But I doubt it would happen as there are moves to enable a single licence access to a licence. Apparently it’s because highly skilled people (with understanding of RF and electronics through their jobs etc.) are not prepared to take the 3 exam route. Sounds like bolloids to me, if you want access to the bands you do the exams. For people claiming professional knowledge, if you haven’t got the gumption to sit 3 trivial tests then you’re not that interested in getting on the air.
I think you mean “haven’t” Andy. Assuming you do, then I tend to agree.
I came through on the “Teachers’ Crash Course” (aimed at science teachers, but I snuck in as a maths teacher) and did the Full RAE in one go. I have since watched many people come through the 3-tier system (including my son) and kept thinking that might have suited me better.
The Crash Course was very good - but the three tier system (when you have a good trainer) is excellent, and I’m not convinced of the need or benefit of introducing a fast-track now.
I’ve just brought the box down from the loft. The manufacturers sticker on the side of the box includes a line saying " type B2" …which fits with the small print from the descriptions listed above.
Somewhat annoying it’s type C2 that provides the UK bandlets for 60m. So I need to work out what jumper links transform to C2.
It’s a little irritating that most of the UK sellers have cut and pasted Yaesu’s blurb about the radio, but without commenting whether they are selling version C2 or B2.
Andrew’s comments on the lack of documentation is spot on…it is really very poor that this whole C2/B2 version is not properly described in the manual, and neither is there anything to describe the jumpers.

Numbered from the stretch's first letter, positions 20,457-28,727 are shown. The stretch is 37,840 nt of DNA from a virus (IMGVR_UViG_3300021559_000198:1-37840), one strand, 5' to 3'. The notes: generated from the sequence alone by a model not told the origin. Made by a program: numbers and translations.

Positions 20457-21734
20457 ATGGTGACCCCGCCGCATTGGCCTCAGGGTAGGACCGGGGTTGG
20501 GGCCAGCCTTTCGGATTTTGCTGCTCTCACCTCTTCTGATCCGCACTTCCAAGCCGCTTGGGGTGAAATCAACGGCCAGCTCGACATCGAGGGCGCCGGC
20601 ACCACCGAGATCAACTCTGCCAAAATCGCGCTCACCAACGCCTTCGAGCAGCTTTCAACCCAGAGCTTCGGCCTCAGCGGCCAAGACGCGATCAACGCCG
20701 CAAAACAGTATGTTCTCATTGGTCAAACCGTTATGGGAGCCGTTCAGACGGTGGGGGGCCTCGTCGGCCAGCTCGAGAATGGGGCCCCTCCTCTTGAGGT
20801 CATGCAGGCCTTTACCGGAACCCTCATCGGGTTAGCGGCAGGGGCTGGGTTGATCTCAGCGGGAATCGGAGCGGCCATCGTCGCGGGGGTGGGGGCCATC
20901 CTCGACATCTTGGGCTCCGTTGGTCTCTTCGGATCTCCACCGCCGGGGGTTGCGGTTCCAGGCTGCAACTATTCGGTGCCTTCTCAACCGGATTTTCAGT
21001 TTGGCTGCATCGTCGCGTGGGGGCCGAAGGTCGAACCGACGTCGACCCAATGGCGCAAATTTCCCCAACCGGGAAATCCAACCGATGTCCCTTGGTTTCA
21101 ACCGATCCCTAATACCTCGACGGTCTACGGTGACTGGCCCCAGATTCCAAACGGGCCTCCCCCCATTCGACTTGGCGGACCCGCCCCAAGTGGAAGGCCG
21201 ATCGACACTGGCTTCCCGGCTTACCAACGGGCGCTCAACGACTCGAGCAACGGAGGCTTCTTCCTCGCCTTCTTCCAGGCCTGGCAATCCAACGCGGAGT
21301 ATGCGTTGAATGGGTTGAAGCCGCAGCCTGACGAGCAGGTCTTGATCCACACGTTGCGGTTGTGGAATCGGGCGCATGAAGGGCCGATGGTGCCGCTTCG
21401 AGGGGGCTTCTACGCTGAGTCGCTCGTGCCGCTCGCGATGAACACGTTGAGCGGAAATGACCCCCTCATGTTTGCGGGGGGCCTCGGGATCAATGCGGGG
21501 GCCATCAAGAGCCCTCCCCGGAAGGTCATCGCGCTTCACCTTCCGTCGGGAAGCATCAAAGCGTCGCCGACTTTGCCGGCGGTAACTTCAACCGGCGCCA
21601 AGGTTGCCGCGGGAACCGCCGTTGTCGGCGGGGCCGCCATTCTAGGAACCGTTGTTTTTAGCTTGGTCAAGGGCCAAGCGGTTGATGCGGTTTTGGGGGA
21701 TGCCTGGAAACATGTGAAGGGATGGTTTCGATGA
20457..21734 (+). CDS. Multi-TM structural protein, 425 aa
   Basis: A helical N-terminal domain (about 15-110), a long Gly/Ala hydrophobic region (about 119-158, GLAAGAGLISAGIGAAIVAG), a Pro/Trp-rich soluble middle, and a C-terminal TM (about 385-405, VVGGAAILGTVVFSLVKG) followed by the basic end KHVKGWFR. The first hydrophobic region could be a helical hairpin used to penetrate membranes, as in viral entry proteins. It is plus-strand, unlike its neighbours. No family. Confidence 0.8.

I suppose it’s too much to ask for manufacturers to use DIP switches in an accessible location (under a removable cover). I’m giving Yaesu the benefit of the doubt and will assume there must be some duristictions internationally that require radios to be sold only with legal bands activated, and for there to be no user documented method for enabling out-of-licence operation.
I got an FT818 from a main UK supplier just before Christmas. 60m is open on it as advertised. When clicking through the bands 5mhz is there and is not a few pre programmed memories. Mine is a C2 Version.
Last year’s syllabus revision seems to have done away with the Intermediate practicals. Of course, at present, the practical requirements have been waived, but it seems that while the Foundation ones should return in due course, the Intermediate ones are gone for good, and the “Direct to Full” syllabus has no practicals whatever. I know that I got a lot from the practical aspects of the three-tier exam system that I wasn’t expecting.
I also remember assisting at one Intermediate course where one candidate produced a kit with SMD components, and built it successfully. I think I probably learned more from that candidate than he learned from me…
That’s worth knowing for anyone else looking for a new FT-818. It’s clearly a significant difference between the 817 and 818, too.
Quite possibly. I remember a discussion else-Net about the complications involved in coping with band limits internationally. I gathered that a country by country table of band limits would be an ungainly beast, even if the limits in countries didn’t change so frequently…